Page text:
JEFFERSON CITY, Mo. (AP) – Missouri lawmakers are proposing to boost spending at a state health laboratory in hopes of speeding up the results of newborn blood screenings that test for dozens of health conditions.
A budget plan pending in the House would add about $150,000 for the state public health laboratory to conduct newborn screenings on Saturdays and expand a courier service to Sundays.
Missouri tests infants for 79 health conditions, but those tests currently are run only Monday through Friday.
Time can be critical when addressing some potentially life-threatening ailments.
By conducting newborn screenings on Saturdays, “this will not only help save lives, it will also save the state millions of dollars in potential medical costs,” Rep. Sheila Solon, R-Blue Springs, told The Kansas City Star.
The additional money was inserted into the budget last week by House Budget Committee Chairman Rick Stream, R-Kirkwood. The full House is expected to debate the budget when lawmakers return to the Capitol next week after their annual spring break.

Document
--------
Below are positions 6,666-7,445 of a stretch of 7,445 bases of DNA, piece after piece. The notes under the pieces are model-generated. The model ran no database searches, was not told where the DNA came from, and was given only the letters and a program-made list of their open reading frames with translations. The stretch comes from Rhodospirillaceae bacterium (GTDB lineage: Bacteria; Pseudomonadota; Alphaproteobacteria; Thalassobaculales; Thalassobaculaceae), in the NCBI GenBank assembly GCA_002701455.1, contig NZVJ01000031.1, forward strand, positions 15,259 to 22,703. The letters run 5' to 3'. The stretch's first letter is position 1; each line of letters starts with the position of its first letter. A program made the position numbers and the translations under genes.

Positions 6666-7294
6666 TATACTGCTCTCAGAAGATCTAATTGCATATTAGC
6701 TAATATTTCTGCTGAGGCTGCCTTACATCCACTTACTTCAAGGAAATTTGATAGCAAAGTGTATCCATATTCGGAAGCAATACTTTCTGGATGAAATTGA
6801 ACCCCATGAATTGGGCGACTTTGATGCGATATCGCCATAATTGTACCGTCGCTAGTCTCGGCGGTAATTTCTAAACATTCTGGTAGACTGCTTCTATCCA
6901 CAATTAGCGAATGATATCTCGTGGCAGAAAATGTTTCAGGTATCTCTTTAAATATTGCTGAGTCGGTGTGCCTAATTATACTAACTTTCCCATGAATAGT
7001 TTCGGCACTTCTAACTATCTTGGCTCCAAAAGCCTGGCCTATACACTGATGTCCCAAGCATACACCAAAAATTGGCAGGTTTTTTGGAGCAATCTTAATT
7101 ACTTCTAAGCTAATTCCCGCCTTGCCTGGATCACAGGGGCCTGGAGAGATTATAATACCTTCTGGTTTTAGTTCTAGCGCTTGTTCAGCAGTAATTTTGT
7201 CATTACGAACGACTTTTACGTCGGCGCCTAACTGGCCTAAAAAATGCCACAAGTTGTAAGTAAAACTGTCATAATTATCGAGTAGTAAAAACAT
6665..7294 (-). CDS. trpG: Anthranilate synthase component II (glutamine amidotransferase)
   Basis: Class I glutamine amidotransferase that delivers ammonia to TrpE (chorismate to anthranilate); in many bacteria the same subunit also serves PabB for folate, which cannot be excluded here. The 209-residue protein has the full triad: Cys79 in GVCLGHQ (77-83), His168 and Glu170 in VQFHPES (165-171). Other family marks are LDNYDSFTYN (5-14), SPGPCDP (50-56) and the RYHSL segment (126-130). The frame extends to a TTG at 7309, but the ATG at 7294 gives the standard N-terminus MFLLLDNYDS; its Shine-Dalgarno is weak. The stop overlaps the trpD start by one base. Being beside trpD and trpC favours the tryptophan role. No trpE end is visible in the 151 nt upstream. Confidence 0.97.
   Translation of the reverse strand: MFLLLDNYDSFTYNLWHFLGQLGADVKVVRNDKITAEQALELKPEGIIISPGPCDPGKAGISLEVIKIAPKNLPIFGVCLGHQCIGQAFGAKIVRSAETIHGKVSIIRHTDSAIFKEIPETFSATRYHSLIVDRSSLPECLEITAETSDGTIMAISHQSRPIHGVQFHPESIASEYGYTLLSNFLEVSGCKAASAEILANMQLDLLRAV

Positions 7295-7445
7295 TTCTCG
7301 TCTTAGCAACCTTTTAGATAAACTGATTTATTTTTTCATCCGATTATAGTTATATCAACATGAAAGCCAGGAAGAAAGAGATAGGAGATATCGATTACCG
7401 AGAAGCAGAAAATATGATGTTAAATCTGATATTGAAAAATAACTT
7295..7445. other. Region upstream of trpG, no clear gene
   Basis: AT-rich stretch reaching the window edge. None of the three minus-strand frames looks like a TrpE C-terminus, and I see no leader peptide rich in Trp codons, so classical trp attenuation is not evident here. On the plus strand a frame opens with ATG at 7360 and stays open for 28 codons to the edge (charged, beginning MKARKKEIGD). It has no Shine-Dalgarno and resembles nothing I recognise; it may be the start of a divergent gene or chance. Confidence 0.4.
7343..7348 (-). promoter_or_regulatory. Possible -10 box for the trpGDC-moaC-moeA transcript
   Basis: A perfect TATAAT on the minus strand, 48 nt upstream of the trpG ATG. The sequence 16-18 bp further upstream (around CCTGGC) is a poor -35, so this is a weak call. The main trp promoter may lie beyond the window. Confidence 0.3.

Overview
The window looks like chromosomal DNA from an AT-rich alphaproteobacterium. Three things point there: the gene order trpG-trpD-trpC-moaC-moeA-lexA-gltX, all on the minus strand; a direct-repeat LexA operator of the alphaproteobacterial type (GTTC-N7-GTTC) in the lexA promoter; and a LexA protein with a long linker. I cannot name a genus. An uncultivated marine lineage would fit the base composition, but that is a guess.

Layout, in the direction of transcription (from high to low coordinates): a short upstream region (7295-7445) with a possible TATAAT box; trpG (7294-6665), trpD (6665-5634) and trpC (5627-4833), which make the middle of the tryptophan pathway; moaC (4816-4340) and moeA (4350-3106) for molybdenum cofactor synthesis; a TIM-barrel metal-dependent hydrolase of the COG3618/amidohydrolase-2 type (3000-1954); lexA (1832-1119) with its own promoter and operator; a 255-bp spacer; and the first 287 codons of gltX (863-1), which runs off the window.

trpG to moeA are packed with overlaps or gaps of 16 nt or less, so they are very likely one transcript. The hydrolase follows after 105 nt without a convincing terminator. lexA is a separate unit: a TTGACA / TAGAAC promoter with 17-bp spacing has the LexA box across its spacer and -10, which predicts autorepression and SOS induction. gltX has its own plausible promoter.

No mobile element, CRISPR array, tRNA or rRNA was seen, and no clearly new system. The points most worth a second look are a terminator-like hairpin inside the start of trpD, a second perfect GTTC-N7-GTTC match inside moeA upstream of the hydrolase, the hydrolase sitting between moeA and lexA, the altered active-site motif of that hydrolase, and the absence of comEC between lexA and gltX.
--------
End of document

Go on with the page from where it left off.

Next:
Solon cited a report last year by the Milwaukee Journal Sentinel that showed Missouri ranked poorly among states in how quickly the newborn blood samples reach laboratories. More than 11 percent of the nearly 66,000 newborn blood samples taken in 2012 took five days or more to reach the Missouri testing laboratory.
Many experts consider that to be too slow; an infant could be well over a week old before results are available. For certain disorders, the wait could be life-altering.
“Early identification leads to early treatment and leads to improved outcomes,” said Dr. Sarah Gordon, a pediatrician from Jefferson City.
Solon also is sponsoring legislation that would require hospitals to designate employees responsible for their newborn screening programs. Her legislation would require the samples to be delivered to the state lab within 24 hours after they are collected. The bill is pending in a House committee.
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